STAC- “What Do I Do if My Friend Got into the Play and I Didn’t?”

Claire Lawrence, Reporter

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“When me and my friend found out about the Lion King, we were both really excited, because we both love musical theater! But when we did, she actually made it on to the lead cast, and I didn’t even make it into the ensemble! I was devastated, to say the least. And now she’s so busy with rehearsals and stuff, I hardly ever see her anymore! I know she’s really happy she got the part, so I’ve been trying to act really happy for her, but it’s starting to get to me. How can I talk to her without coming across as aggressive or self-centered?”

Student response:

Oooh, that’s a hard situation. I have only 3 small things you can do, and none of them are clear solutions.

  1. When speaking to the friend, say only things you would wanna hear if you were her.  You don’t want to stop being friends with her over a play, even if it may seem like a big deal at the moment. Whenever the play ends and everything is back to normal, she should be able to see that you were being nice and that you care about her. Remember that these situations are common, and eventually, it will be you who makes an achievement that she doesn’t, and the tides will turn. It may not be in terms of musical theatre, but it will happen. When she realizes that you were good about these situations, she will hopefully comply as well.
  2. I’m not sure how involved you two are in theatre and all that, but know that your friend may make new theatre-like friends. Of course, she is most likely to finish up with the play and have more time with you, and things will go back to normal, but do remember that things may change between you two. That may not be a bad thing, just expect that.
  3. Lastly, know that this too shall pass. The play will eventually end and she will have more time again. When this happens, you will be able to connect again and be better friends.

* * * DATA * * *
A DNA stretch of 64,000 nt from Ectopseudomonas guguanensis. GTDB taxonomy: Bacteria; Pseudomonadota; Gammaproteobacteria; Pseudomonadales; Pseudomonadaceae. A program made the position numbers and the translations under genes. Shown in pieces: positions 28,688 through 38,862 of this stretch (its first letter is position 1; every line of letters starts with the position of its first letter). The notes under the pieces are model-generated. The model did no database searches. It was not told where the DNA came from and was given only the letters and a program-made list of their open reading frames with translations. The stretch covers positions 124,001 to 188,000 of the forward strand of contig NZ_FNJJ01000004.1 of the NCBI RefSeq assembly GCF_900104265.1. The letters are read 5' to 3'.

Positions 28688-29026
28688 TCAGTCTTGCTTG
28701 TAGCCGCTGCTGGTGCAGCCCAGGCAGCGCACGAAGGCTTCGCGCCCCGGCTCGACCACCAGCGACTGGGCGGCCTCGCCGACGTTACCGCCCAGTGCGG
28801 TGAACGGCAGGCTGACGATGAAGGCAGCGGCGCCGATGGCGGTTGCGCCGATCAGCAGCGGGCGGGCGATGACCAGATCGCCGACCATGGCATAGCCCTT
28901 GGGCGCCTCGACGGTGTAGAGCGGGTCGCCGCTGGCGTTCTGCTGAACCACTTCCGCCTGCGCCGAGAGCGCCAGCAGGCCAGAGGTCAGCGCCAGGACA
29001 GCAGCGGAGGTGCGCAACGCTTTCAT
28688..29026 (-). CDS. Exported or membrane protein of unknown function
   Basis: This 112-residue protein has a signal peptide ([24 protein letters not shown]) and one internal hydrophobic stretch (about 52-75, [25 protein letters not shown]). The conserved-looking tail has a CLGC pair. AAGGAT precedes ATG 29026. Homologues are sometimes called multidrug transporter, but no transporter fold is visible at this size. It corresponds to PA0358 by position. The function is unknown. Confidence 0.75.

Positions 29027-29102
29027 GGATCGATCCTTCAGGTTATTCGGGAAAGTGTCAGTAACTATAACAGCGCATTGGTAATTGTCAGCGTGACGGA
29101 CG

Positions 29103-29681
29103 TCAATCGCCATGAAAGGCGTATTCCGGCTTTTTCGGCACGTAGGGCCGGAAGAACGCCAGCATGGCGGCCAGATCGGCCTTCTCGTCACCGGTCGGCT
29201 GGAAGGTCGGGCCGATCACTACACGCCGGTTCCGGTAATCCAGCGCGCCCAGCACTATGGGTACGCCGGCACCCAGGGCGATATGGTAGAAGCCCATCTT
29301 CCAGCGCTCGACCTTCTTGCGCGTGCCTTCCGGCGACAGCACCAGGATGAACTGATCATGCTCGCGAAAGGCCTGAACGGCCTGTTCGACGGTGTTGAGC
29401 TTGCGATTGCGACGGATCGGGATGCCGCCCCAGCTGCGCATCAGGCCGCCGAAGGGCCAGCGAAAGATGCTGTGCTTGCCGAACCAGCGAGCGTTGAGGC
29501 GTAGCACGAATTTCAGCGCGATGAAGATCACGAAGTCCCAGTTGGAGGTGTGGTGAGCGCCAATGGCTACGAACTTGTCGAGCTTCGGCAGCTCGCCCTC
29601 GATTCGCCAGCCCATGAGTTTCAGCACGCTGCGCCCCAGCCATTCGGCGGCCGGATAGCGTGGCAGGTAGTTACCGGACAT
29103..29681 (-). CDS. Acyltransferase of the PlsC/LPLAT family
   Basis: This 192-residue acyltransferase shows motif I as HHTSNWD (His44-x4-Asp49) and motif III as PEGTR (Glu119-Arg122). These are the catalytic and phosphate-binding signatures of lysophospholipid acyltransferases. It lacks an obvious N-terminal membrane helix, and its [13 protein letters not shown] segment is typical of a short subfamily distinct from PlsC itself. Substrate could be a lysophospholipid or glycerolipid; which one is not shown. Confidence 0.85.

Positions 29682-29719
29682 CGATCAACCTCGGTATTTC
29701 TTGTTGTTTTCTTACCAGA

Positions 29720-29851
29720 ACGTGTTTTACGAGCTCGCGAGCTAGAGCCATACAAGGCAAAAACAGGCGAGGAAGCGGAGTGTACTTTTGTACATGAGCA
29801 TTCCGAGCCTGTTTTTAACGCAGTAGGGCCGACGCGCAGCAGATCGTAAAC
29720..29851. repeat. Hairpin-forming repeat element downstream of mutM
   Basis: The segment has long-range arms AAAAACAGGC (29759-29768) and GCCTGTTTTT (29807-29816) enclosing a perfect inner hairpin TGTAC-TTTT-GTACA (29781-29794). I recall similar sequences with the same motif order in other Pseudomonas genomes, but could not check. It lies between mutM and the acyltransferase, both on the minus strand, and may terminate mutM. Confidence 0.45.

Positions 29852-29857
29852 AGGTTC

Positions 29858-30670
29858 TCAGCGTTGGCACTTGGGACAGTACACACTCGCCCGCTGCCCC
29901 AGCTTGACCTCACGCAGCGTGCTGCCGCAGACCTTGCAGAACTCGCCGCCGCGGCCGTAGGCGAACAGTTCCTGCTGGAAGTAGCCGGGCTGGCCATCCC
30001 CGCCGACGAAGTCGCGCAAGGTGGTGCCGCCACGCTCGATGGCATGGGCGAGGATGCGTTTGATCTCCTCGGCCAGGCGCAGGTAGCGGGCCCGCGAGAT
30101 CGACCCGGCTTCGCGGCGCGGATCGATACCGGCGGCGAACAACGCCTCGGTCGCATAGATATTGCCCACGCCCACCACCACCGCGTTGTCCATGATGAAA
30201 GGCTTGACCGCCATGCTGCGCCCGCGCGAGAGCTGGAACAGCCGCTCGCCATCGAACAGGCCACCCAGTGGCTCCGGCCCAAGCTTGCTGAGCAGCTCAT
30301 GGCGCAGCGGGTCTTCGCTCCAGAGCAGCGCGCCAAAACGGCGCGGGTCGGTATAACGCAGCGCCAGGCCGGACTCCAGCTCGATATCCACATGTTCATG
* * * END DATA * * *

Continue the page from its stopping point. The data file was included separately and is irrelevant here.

I think we’ve all been here, and there’s no solution that will make everything go away. Just try to be kind and power through, and know that the play will end soon. Remember that there will be plenty of these situations in the future, so just try your best to keep going and not give up of your friendship.

Teacher Response:

This is a tough one because your feelings are entirely valid, and I would feel the same way were I in your position! I think anyone would be disappointed and feel a bit left out in this scenario. That said, I do think you need to consider what sort of resolution you are looking for in speaking to your friend about your feelings. When I think of discussing my problems and feelings with my friends, I think about what I hope to gain or give from that discussion. In this case, it seems like you really just want to express your sadness at not being chosen while watching your friend take the spotlight.

There really is nothing your friend can say to make you feel better about this, and it seems the only result would be to make her feel guilty about a great personal achievement. I think it’s important that you talk about your disappointment with a trusted source who is not involved (like a parent or reliable friend), but my tough love to you is to tell you to “suck it up” in the presence of your friend. You don’t have to “fake” being happy for her, but at the most, I would tell her that you can’t wait to see her in the musical and that you also miss her and are looking forward to when it’s over so that you can spend more time together. Being jealous is an entirely normal and acceptable feeling;  being genuinely happy and supportive of others is more of a skill than we’ve been led to believe, but I encourage you to remember that this is your friend’s time to shine and support her to the best of your ability.

It’s so easy to give in to the negative feelings we have when others around us are succeeding, but I have found that the older I get, the more I appreciate the people who support and cheer for those around them without anything to gain – those are the friends I want in my life and the people I want to be around. I promise you – there will be something that you excel at that will set you apart as well. And when that day comes, I hope your friends will all stand behind you and celebrate your achievements sincerely and with great enthusiasm.